Outdoor writers Ben Moyer, Gregg Rinkus and I caught 100 trout over a short weekend in the Allegheny National Forest recently, or perhaps we caught 50 fish two times each, so hungry and aggressive were these wild native brookies. But catching fish was not the best part of our two days in the big woods for the fifth annual Fireside Philosophers reunion.
The best part was just being there, three miles upstream from the nearest road or farm or country home or human being, hiking the tiny, unnamed branch of a small, unstocked stream in Warren County. Being there and witnessing, under a forest cathedral of hemlocks, the astonishing beauty of the wild native brook trout, and recognizing its value. As long as there are brook trout and clean, cold waters to nurture them, I’ll have hope for the Pennsylvania outdoors.
We fished a little stream near camp Friday evening and caught two dozen trout in three hours. Then Saturday morning we geared up and hiked deep into the forest, our backpacks bulging with fishing tackle, lunches, snacks, water bottles, and small portable cameras. It was a fine, late-August day, warm but not muggy, with gentle, aromatic breezes blowing through the evergreens and cooling our necks and forearms, serious outdoorsmen for company, and a wide open day ahead.
We wanted to try far upstream that day at a creek branch we’d noticed on our ANF map, so we didn’t fish at all for the first two miles, although we knew the stream held trout.
“You remember this stream, Ben?” Gregg asked, one mile into our hike. Ben gazed at the clear, cold waters rippling over rocks and falls and running under cutbanks, and nodded. “Redtail Run,” he said softly.
We’d fished the stream together a few years before, during an earlier Fireside Philosophers weekend, and Ben had contributed to our camp tradition of disdaining the “real” names of streams and re-christening them to our liking. He had caught a ten-inch wild brown trout of uncommon beauty just downstream from the branch we were targeting today. Getting a wild brownie that far upstream from the Allegheny was a rare occasion indeed, and this unique fish displayed brilliant red spotting and a grand swipe of scarlet near the tail. “Redtail Run,” Ben had proclaimed, and we’d all agreed.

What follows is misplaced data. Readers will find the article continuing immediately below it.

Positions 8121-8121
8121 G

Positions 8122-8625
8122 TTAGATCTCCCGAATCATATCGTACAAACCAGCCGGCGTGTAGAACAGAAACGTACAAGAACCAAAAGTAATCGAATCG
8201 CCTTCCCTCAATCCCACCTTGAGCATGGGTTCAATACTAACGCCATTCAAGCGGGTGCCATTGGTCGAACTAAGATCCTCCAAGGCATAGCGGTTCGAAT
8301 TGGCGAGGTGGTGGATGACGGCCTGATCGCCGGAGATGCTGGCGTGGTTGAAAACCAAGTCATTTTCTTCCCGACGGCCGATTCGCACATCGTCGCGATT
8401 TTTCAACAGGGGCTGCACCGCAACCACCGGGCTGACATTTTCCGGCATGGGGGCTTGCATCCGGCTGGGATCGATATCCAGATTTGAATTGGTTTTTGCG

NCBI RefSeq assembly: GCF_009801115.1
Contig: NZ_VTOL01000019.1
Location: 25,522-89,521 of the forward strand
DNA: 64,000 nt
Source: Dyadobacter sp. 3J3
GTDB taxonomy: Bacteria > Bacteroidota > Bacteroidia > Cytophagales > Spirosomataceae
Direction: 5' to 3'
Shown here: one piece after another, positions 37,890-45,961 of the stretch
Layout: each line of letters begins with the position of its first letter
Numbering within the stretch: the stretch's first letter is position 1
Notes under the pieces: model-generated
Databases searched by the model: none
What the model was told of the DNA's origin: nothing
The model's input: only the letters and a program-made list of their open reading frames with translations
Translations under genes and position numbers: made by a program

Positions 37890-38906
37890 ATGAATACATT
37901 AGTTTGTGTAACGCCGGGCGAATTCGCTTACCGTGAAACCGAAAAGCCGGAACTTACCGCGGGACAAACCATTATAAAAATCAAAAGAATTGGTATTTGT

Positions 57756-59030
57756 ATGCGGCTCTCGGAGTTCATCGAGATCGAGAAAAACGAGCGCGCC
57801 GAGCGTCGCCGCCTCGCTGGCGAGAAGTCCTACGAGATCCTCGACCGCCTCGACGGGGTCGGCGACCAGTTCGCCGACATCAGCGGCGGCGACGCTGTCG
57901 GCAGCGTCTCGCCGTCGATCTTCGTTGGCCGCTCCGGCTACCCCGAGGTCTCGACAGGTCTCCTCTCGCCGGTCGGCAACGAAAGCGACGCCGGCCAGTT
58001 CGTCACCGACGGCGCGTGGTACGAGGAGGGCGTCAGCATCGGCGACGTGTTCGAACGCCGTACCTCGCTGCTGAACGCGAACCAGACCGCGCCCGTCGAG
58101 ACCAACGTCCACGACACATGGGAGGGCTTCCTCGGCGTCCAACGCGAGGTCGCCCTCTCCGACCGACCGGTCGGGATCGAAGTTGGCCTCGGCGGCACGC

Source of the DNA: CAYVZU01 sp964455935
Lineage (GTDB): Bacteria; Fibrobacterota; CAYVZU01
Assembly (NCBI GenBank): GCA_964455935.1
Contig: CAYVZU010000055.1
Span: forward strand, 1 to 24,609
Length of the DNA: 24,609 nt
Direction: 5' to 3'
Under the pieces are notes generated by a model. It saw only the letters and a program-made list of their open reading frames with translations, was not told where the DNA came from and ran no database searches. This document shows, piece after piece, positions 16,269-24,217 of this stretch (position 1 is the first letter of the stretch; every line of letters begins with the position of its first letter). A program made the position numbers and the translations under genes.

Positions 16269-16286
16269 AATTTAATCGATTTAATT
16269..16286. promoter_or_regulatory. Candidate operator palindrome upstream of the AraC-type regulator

But on this day we passed up all of Redtail’s trout pools, reached the north branch by 9 a.m. and only then began fishing. I watched my two companions for a moment in their differing styles — Ben the graceful fly-fisherman offering bead head nymphs and Gregg the aggressive bait-fisherman tossing garden worms — and saw each of them catch two fish before I put a line in. We worked upstream along the branch all morning and into the afternoon and caught trout in every riffle and run.
Brookies attacked our baits at almost every cast and we caught and released dozens of them, many under six inches long but several in the seven to nine-inch range, all of them lean, healthy, and colorful. Along the way, we three grown men acted out like youngsters at a bluegill pond, fishing close together and calling out “Come see my fish!” at every catch.
By the time we stopped and sat on a big windfall white pine log at 2:30 for lunch, we had caught 75 or 80, at least. “You know something,” Ben said over his flattened backpack ham and cheese sandwich, “this is public land, open to everyone, but I don’t think anyone comes up here after these trout. I believe we’re the first human beings these fish have ever seen.”
“I agree,” I said. “That’s the best and worst thing about fishing upstream for wild trout. It’s a shame people don’t take advantage of the resource, but it’s also pretty wonderful to have this big woods and this magical trout stream to ourselves.” “We ought to name this branch,” said Gregg, “and write it in the Camp Journal. Call it Hungry Fish Creek or Brook Trout Branch or something.” “Relax,” I told him. “Give the stream a chance. Maybe it’ll name itself.”
A half hour later, as we began our hike back downstream toward the truck, I noticed something bone-colored on the ground beside the stream. I picked the object up and saw that it was a forkhorn whitetail antler shed, something I almost never find in the woods. Gregg looked at my prize and then at me. “Antler Run,” he suggested. I nodded, and the stream branch was named.
“The Evening Campfire” from The Herald, Sept. 10, 2006